Identify and use properties of real numbers. - PowerPoint PPT Presentation

slide1 n.
Download
Skip this Video
Loading SlideShow in 5 Seconds..
Identify and use properties of real numbers. PowerPoint Presentation
Download Presentation
Identify and use properties of real numbers.

play fullscreen
1 / 24
Identify and use properties of real numbers.
286 Views
Download Presentation
wesley-miles
Download Presentation

Identify and use properties of real numbers.

- - - - - - - - - - - - - - - - - - - - - - - - - - - E N D - - - - - - - - - - - - - - - - - - - - - - - - - - -
Presentation Transcript

  1. Objective Identify and use properties of real numbers.

  2. The four basic math operations are addition, subtraction, multiplication, and division. Because subtraction is addition of the opposite and division is multiplication by the reciprocal, the properties of real numbers focus on addition and multiplication.

  3. Properties Real Numbers Identities and Inverses

  4. Properties Real Numbers Identities and Inverses

  5. Properties Real Numbers Identities and Inverses

  6. Properties Real Numbers Identities and Inverses

  7. Recall from previous courses that the opposite of any number a is –a and the reciprocal of any nonzero number a is .

  8. multiplicative inverse: The reciprocal of 12 is . Check Example 1A: Finding Inverses Find the additive and multiplicative inverse of each number. 12 additive inverse: –12 The opposite of 12 is –12. Check –12 + 12 = 0  The Additive Inverse Property holds. The Multiplicative Inverse Property holds.

  9. The opposite of is . The reciprocal of is Example 1B: Finding Inverses Find the additive and multiplicative inverse of each number. additive inverse: multiplicative inverse:

  10. The reciprocal of 500 is . multiplicative inverse: Check Check It Out! Example 1A Find the additive and multiplicative inverse of each number. 500 additive inverse: –500 The opposite of 500 is –500. Check 500 + (–500) = 0  The Additive Inverse Property holds. The Multiplicative Inverse Property holds.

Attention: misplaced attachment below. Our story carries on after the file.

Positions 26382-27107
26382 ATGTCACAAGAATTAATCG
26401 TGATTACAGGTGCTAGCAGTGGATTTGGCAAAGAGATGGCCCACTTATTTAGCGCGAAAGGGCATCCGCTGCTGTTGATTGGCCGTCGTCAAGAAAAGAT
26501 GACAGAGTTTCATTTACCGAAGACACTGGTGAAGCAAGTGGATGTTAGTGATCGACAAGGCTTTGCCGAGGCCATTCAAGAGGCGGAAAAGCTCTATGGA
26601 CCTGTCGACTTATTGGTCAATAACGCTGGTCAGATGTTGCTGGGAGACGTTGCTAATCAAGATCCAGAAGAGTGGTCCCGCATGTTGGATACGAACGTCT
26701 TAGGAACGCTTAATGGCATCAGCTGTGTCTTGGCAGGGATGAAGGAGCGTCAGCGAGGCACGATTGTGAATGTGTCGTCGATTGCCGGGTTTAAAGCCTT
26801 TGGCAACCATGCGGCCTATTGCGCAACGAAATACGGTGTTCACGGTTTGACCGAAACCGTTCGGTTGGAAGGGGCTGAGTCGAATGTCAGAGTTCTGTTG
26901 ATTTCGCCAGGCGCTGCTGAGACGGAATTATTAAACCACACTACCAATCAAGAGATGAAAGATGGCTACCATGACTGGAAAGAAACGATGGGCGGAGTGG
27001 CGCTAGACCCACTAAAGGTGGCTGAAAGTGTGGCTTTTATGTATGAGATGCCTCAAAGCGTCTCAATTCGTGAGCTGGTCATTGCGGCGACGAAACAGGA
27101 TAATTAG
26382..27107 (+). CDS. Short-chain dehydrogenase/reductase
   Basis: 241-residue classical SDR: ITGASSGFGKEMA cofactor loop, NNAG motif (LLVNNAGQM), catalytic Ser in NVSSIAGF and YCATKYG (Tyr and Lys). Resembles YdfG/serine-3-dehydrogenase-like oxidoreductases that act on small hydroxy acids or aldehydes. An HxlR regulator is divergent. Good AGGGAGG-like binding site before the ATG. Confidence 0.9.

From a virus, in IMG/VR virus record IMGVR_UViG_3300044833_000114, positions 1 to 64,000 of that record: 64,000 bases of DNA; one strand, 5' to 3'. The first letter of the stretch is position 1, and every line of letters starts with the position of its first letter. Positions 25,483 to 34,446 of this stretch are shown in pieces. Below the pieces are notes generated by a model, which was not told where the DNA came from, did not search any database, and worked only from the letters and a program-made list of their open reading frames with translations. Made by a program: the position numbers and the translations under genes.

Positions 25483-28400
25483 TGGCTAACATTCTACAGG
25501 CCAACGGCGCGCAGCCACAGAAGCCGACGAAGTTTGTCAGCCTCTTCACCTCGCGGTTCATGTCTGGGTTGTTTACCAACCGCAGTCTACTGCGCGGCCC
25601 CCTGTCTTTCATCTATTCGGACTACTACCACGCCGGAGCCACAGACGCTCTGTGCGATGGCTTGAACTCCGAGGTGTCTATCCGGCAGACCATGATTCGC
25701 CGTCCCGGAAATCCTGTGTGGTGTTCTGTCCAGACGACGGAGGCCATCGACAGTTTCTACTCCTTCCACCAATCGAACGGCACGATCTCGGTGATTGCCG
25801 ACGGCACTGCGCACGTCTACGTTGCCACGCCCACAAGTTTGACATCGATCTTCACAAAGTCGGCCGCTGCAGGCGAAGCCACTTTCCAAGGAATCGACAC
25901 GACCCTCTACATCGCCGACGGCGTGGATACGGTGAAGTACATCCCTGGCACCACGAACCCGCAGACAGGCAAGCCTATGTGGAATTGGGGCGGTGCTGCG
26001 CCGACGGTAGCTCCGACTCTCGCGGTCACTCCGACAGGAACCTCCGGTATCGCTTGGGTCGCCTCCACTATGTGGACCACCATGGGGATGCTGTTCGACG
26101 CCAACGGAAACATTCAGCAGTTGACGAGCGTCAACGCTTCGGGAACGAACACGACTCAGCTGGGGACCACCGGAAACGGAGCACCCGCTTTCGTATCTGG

11. Check It Out! Example 1B Find the additive and multiplicative inverse of each number. –0.01 additive inverse: 0.01 The opposite of –0.01 is 0.01. multiplicative inverse: –100 The reciprocal of –0.01 is –100.

  12. Properties Real Numbers Addition and Multiplication

  13. Properties Real Numbers Addition and Multiplication

  14. Properties Real Numbers Addition and Multiplication

  15. Properties Real Numbers Addition and Multiplication

  16. Reading Math Based on the Closure Property, the real numbers are said to be closed under addition and closed under multiplication.

  17. Example 2: Identifying Properties of Real Numbers Identify the property demonstrated by each question. Numbers are multiplied in any order without changing the results. A. 2  3.9 = 3.9  2 Commutative Property of Multiplication The numbers have been regrouped. B. Associative Property ofMultiplication

  18. Check It Out! Example 2 Identify the property demonstrated by each equation. 2a. Numbers are multiplied in any order without changing the results. Commutative Property of Multiplication The numbers have been regrouped. 2b. 9(12) = (9  12) Associative Property of Multiplication

  19. Think:5% = (10%) Example 3: Consumer Economics Application Use mental math to find a 5% tax on a $42.40 purchase. Think:10% of $42.40 Move the decimal point left 1 place. 10%(42.40) = 4.240 = 4.24 5% is half of 10%, so find half of 4.24. A 5% tax on a $42.40 is $2.12.

  20. Check It Out! Example 3 Use mental math to find a 20% discount on a $15.60 shirt. Think:20% = 10%  2 Move the decimal point left 1 place. 10%(15.60) = 1.560 = 1.56 1.56  2 = 3.12 20% is double 10%, so multiply 1.56 by 2. A 20% discount on a $15.60 shirt is $3.12.

  21. Example 4A: Classifying Statements as Sometimes, Always, or Never True Classifying each statement as sometimes, always, or never true. Give examples or properties to support your answers. a b = a, where b = 3 True and false examples exist. The statement is true when a = 0 and false when a ≠ 0. sometimes true true example: 0 3 = 0 false example: 1 3 ≠ 1

  22. Example 4B: Classifying Statements as Sometimes, Always, or Never True Classifying each statement as sometimes, always, or never true. Give examples or properties to support your answers. 3(a+ 1) = 3a + 3 Always true by the Distributive Property. always true

  23. Check It Out! Example 4a Classify each statement as sometimes, always, or never true. Give examples or properties to support your answer. a + (–a) = b + (–b) Always true by the Additive Inverse Property.

  24. Check It Out! Example 4b Classify each statement as sometimes, always, or never true. Give examples or properties to support your answer. a – (b + c) = (a – b) + (a – c) sometimes true True and false examples exist. The statement is true when a = 0, b = 1, and c = 2. False when a = 1, b = 2, and c = 3. true example: 0 – (1 + 2) = (0 – 1) + (0 – 2) –3 = –3 false example: 1 – (2 + 3) = (1 – 2) + (1 – 3) –4 ≠ –3